[Marxism] Another Bard professor proffers bad advice to OWS

Louis Proyect lnp3 at panix.com
Tue Oct 25 13:02:19 MDT 2011

Another Bard professor has chimed in with the “damning with faint 
praise” stance of Roger Berkowitz that I dealt with in a post 
titled “Bard Professors attack Occupy Wall Street“. This time it 
is Steven Mazie, a political science professor, who has a web-only 
NY Times item titled “Rawls on Wall Street“.

Like Berkowitz, Mazie frets over the hatred that the protesters 
have toward the rich:

	Despite providing a remarkable venue for what Al Gore called a 
“primal scream of democracy,” Occupy Wall Street is leveraged too 
heavily on the rhetoric of rage rather than reciprocity. Rawls 
would argue that Occupy is fully justified in its criticism of the 
political and economic structures that propagate massive 
concentrations of wealth; he saw the “basic structure” of society 
as the “primary subject of justice.” But Rawls would lament the 
tendency of the “99 percent” to misdirect their energies into 
hatred of individuals in the 1 percent. He would have them save 
their hostility for the policies and institutions that have 
permitted only the wealthiest to enjoy significant gains from the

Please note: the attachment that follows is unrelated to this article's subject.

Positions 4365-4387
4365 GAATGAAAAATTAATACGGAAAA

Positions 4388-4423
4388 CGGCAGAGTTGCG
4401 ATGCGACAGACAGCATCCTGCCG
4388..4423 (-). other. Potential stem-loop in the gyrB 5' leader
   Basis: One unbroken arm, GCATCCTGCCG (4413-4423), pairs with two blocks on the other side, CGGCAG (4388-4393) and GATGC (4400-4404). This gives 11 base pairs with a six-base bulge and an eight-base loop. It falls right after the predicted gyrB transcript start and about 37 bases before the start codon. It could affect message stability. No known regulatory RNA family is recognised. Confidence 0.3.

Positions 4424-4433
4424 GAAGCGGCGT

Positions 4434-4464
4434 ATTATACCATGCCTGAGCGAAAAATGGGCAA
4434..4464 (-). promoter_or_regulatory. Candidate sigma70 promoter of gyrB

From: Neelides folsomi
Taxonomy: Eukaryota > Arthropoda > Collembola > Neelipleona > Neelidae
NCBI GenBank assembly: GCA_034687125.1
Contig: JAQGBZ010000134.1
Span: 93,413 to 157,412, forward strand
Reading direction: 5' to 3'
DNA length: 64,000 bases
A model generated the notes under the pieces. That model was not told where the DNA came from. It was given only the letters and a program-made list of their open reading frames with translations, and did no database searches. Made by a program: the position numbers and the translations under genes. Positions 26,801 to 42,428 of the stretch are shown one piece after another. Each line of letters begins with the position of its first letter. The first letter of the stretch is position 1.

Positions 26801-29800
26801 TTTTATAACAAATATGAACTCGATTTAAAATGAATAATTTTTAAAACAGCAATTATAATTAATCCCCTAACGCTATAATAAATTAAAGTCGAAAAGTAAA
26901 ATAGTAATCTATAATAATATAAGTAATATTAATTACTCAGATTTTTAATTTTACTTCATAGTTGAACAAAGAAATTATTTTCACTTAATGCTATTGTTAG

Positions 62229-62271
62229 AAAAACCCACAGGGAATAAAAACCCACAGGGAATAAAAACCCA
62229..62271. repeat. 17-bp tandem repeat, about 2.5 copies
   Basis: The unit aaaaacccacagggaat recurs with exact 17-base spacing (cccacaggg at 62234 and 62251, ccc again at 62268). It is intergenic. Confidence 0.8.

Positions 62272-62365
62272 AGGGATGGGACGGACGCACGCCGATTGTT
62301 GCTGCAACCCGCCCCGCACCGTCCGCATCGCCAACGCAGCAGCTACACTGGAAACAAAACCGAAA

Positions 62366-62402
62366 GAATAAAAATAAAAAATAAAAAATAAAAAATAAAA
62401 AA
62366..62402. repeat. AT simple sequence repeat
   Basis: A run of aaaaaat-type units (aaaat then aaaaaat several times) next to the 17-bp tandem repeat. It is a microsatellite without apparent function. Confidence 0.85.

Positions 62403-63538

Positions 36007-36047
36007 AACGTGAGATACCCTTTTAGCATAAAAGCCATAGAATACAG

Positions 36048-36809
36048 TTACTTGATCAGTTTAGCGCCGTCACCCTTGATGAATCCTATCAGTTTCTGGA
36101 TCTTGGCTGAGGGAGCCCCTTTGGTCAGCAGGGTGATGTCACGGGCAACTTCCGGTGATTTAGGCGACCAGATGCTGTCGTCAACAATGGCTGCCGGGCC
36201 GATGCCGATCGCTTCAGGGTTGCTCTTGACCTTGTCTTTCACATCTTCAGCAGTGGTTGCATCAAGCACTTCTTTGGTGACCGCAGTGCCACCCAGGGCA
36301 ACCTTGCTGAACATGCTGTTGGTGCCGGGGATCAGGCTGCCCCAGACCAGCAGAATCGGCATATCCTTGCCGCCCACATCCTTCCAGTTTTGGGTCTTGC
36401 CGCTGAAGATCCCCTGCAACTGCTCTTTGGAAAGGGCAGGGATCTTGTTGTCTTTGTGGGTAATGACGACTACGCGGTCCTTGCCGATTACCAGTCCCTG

past two decades of economic growth.

Whenever I read this kind of sanctimonious nonsense, I feel like I 
have wandered into Charles Dickens’s “A Tale of Two Cities” by 
mistake, with its images of Madame LaFarge knitting away 
furiously. Of course, when you stop and think about it, there’s 
not much difference between John Rawls and Charles Dickens. This 
kind of 19th century moralism is a lot easier to take when you are 
reading a good story like “A Christmas Tale” but when served up by 
a political science professor as advice to people who haven’t 
worked in five years or so and who have lost their homes, it is 
pretty objectionable.

John Rawls was a perfectly decent man, who despite his 
British-style Victorian-era pieties was actually an American born 
in Baltimore in 1921. In 1971 he came out with “A Theory of 
Justice” that made the case for liberalism at the very moment its 
reputation had become tarnished beyond repair after six years of 
imperialist slaughter in Vietnam. The book was typically 
“philosophical” in its abstraction-sodden prose. Four years 
earlier I decided to drop out of the graduate philosophy program 
at the New School and join the Trotskyist movement because 
philosophy in general—and ethics in particular—was so out of touch 
with what was going in the world. I had no idea who John Rawls was 
at the time but had heard more or less the same song and dance 
from Immanuel Kant’s “Critique of Practical Reason”.


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